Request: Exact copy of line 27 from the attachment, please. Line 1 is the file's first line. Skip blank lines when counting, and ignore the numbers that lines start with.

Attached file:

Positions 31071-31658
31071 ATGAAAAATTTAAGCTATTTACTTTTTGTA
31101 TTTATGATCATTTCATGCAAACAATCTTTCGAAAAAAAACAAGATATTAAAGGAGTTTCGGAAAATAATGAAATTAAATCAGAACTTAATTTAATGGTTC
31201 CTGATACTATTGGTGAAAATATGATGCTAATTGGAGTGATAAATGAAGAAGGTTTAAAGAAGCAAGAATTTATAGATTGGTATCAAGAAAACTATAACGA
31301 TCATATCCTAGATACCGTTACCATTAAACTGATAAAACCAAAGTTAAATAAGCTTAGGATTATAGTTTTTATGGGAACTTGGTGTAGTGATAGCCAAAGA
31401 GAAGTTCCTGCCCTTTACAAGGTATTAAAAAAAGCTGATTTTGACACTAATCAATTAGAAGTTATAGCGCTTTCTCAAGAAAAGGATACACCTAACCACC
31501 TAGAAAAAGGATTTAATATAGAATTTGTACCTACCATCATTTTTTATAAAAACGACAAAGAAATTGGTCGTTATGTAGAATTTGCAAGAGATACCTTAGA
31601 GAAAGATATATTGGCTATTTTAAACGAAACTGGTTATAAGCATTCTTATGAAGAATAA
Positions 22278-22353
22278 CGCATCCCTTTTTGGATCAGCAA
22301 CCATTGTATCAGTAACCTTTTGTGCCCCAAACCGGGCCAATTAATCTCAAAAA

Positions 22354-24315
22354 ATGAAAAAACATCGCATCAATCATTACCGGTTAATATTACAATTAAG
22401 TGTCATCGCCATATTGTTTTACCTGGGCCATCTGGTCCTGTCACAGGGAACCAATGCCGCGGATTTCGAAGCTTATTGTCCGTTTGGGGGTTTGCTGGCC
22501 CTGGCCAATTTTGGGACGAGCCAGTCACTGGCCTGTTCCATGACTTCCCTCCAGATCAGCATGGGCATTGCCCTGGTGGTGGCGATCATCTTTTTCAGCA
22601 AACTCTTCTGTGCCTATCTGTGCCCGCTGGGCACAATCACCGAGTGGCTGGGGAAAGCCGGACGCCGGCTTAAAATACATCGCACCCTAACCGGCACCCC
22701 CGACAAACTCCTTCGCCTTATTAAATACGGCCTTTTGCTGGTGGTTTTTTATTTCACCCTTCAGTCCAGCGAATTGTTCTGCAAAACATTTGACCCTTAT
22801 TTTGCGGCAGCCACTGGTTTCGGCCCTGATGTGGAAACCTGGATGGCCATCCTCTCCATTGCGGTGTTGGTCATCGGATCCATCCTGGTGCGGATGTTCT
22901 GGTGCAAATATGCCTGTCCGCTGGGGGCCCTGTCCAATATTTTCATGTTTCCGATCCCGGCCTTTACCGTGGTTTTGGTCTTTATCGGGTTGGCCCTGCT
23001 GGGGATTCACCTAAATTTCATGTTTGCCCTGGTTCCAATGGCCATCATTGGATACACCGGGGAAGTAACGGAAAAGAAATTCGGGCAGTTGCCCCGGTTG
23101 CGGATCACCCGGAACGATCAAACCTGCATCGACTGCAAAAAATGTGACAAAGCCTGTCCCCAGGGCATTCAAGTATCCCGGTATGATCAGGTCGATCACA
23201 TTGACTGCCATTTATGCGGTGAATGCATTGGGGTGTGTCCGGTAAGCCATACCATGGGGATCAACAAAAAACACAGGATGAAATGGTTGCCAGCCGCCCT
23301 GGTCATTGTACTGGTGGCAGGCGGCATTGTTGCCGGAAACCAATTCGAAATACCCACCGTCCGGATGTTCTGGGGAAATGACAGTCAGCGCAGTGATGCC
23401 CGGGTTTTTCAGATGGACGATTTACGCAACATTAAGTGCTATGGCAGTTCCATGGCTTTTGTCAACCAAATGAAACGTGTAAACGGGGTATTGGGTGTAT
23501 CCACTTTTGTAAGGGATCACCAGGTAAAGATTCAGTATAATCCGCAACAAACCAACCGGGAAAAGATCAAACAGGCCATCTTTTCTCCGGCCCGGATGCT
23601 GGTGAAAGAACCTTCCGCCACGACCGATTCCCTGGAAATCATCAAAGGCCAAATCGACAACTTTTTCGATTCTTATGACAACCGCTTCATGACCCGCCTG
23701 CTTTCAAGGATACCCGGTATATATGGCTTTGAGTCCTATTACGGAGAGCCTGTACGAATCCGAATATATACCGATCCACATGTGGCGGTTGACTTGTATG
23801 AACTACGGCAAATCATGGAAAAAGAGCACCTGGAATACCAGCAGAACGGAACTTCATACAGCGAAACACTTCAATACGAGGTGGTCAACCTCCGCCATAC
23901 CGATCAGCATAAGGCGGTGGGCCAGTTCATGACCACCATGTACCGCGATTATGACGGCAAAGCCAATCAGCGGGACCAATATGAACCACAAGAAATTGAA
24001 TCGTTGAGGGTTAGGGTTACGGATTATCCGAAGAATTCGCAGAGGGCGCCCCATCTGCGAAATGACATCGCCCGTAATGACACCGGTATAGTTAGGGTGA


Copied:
23701 CTTTCAAGGATACCCGGTATATATGGCTTTGAGTCCTATTACGGAGAGCCTGTACGAATCCGAATATATACCGATCCACATGTGGCGGTTGACTTGTATG